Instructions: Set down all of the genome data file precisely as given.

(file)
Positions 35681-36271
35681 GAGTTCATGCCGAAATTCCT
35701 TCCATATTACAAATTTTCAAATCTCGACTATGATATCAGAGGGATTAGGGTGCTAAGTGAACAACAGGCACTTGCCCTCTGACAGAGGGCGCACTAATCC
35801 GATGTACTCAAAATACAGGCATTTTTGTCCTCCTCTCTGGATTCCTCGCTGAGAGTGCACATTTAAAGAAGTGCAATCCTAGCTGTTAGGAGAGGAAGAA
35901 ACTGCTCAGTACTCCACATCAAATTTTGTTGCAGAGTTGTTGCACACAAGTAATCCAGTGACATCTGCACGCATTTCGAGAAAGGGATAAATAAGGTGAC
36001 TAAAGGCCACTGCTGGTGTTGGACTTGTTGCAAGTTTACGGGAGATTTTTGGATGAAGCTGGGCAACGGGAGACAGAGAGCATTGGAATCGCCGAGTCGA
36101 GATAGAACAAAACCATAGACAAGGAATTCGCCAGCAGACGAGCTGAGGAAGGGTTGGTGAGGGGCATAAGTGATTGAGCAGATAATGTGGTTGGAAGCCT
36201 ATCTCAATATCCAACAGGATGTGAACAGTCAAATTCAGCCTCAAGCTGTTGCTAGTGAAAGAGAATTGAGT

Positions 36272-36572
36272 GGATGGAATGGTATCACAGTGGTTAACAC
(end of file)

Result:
Positions 35681-36271
35681 GAGTTCATGCCGAAATTCCT
35701 TCCATATTACAAATTTTCAAATCTCGACTATGATATCAGAGGGATTAGGGTGCTAAGTGAACAACAGGCACTTGCCCTCTGACAGAGGGCGCACTAATCC
35801 GATGTACTCAAAATACAGGCATTTTTGTCCTCCTCTCTGGATTCCTCGCTGAGAGTGCACATTTAAAGAAGTGCAATCCTAGCTGTTAGGAGAGGAAGAA
35901 ACTGCTCAGTACTCCACATCAAATTTTGTTGCAGAGTTGTTGCACACAAGTAATCCAGTGACATCTGCACGCATTTCGAGAAAGGGATAAATAAGGTGAC
36001 TAAAGGCCACTGCTGGTGTTGGACTTGTTGCAAGTTTACGGGAGATTTTTGGATGAAGCTGGGCAACGGGAGACAGAGAGCATTGGAATCGCCGAGTCGA
36101 GATAGAACAAAACCATAGACAAGGAATTCGCCAGCAGACGAGCTGAGGAAGGGTTGGTGAGGGGCATAAGTGATTGAGCAGATAATGTGGTTGGAAGCCT
36201 ATCTCAATATCCAACAGGATGTGAACAGTCAAATTCAGCCTCAAGCTGTTGCTAGTGAAAGAGAATTGAGT

Positions 36272-36572
36272 GGATGGAATGGTATCACAGTGGTTAACAC